Fox News Just Unsettled Its $8 Million Hush-Money Settlement

Remember Brian Lewis, the former vice president of media relations for Fox News and even more former confidante of Fox News president Roger Ailes? This past November, Fox paid approximately $8 million in hush money to settle a dispute over his dramatic firing, in which the network had accused Lewis of “financial irregularities” and Lewis had countered, through his attorney, with a threat to tell “the truth” about Fox News.

After all the threats and recriminations—Fox employees said Ailes had come to believe Lewis was leaking information to reporters—the settlement was a bit of a letdown. But that disappointment may be short-lived: According to an attorney involved in a current lawsuit against Fox, Lewis recently opened an arbitration claim against the channel for breaching the settlement’s terms, a move that threatens to upend their polite (and very expensive) agreement.

The attorney, Christopher Chang, represents Roger Domal, Fox’s former vice president of client relations. In an age-discrimination lawsuit filed in December, Domal charged Ailes with systematically firing older executives and replacing them with younger staffers. Buried in Fox’s response to the suit, filed in late January, are new allegations of financial misconduct.

Specifically, Fox’s attorney, Barry Asen, accused Domal of participating in a scheme to generate bogus expense reports:

Almost six months after Fox terminated Domal’s employment on July 26, 2013, Fox discovered that Domal had knowingly, inappropriately and unlawfully aided a co-worker, Brian Lewis, in having his fraudulent expense reimbursement requests approved. Such expenses totaled many thousands of dollars. If Fox had known of Domal’s misconduct on or before July 26, 2013, Fox would have promptly terminated Domal for that reason.

Emphasis added. The accusation sat unnoticed for months, but it might be the most explosive part of the lawsuit. Out-of-court agreements involving figures like Lewis, and entities like Fox, usually forbid both parties to talk about the other in public afterward. (That seemed to be the case with Lewis and Fox.)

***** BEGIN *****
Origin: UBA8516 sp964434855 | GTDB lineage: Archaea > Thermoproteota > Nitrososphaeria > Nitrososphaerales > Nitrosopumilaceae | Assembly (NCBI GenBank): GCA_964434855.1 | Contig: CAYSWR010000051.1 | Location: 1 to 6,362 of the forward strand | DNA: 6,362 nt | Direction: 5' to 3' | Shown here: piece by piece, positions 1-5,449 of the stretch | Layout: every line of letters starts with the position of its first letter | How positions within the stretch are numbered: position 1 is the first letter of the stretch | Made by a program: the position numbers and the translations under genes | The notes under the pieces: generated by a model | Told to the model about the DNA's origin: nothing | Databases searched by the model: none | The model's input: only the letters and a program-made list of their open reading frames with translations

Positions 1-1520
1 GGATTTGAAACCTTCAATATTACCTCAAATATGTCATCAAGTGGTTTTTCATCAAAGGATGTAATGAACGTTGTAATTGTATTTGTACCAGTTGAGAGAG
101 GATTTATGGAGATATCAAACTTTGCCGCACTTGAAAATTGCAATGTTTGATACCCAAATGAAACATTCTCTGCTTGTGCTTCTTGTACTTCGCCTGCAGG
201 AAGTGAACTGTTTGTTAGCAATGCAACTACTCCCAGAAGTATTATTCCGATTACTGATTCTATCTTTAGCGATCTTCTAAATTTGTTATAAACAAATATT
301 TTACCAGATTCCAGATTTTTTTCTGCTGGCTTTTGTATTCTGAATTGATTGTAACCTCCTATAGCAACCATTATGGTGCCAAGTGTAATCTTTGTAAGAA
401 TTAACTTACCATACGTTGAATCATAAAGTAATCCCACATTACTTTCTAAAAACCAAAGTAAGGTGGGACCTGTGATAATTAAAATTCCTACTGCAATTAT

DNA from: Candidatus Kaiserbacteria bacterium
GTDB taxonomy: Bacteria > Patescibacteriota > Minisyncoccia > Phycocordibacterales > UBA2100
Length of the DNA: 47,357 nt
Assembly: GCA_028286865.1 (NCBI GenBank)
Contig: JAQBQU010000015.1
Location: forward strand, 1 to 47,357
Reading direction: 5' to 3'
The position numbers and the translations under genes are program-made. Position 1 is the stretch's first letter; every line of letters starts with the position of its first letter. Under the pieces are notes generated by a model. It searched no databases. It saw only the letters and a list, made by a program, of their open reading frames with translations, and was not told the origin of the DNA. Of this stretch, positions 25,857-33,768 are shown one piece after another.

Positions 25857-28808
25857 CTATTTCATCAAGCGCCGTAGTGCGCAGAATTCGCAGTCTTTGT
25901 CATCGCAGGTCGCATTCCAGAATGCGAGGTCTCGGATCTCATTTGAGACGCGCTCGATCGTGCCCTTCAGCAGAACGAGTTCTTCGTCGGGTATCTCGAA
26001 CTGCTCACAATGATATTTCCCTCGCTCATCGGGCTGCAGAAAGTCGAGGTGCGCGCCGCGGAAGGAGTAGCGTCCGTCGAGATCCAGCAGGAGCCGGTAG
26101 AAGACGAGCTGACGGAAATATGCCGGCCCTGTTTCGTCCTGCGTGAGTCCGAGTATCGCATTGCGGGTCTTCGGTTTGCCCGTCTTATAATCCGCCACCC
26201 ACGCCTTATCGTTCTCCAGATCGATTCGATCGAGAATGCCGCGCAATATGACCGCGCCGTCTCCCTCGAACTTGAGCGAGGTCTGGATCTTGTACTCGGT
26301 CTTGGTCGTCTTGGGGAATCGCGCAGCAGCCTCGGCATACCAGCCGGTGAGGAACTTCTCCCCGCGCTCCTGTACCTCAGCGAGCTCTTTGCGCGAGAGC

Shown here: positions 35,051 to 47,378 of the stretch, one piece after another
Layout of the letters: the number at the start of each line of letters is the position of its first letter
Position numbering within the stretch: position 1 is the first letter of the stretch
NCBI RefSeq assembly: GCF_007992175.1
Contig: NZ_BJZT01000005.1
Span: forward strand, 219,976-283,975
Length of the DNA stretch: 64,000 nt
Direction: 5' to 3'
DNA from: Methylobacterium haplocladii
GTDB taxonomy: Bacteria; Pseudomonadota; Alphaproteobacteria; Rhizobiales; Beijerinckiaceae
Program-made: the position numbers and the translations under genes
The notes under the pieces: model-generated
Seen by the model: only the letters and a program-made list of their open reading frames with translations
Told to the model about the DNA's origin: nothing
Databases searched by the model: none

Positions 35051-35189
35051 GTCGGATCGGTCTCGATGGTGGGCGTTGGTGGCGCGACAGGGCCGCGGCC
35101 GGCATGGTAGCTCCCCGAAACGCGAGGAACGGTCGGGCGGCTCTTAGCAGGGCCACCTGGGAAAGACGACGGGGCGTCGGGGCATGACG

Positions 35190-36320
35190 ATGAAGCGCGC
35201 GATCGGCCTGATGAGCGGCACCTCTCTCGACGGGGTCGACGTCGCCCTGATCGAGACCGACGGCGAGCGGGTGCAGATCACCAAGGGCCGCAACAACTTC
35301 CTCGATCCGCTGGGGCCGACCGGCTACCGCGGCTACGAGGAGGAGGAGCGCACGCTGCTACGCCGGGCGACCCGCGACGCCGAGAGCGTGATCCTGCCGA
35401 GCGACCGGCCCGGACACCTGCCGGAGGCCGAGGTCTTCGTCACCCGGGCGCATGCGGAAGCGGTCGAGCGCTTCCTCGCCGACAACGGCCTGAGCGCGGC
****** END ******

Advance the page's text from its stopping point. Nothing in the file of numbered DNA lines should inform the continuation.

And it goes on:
So Fox is back to publicly accusing Brian Lewis of financial misconduct. Breaking the silence around the settlement agreement would likely require particularly compelling evidence implicating both Domal and Lewis, enough to override the risk of violating the agreement’s terms. Fox, however, has yet to provide such evidence.

In the meantime, both executives are hitting back at their former employer, and targeting Ailes while they’re at it.

Domal’s attorney, Christopher Chang, told Gawker after a recent court appearance that his firm is seeking copies of Lewis’s detailed settlement papers, which spell out, among other things, what Lewis and Fox can and cannot discuss with others. These papers almost certainly discuss dozens, if not hundreds, of the channel’s most sensitive matters: enough to land, as Lewis did, a multimillion-dollar payday. Fox News is strenuously resisting the firm’s requests for these documents.

Chang’s firm, the attorney added, is also seeking to depose Roger Ailes, whose testimony could draw even more attention to the reasons he fired Lewis, and the secrets Ailes paid to conceal. It is not yet clear whether Fox plans to contest Ailes’s deposition.

Lewis, Domal’s supposed co-conspirator, has not yet indicated whether he intends to take action against Fox, and referred inquiries to his attorney.

However, after the same court appearance last week, Chang revealed that Barry Asen, the attorney representing Fox, acknowledged in a pre-appearance conversation that Lewis had recently opened an arbitration claim against the channel over the new allegations.

“Lewis has already filed a claim against Fox in arbitration, claiming, among other things, that Fox breached the settlement agreement with Lewis,” Chang wrote in an email, “by asserting in the Domal action that Domal aided Lewis in submitting to Fox false/inflated travel expenses, etc. for reimbursement.”

Lewis’s attorney, Judd Burstein, declined to discuss his client.

“I have no comment to make about your inquiry,” Burstein wrote in an email to Gawker, “except to note that the wheels of justice turn slowly, but grind exceedingly fine.”

Fox News and its lawyers did not return requests for comment.

To contact the author of this post, email trotter@gawker.com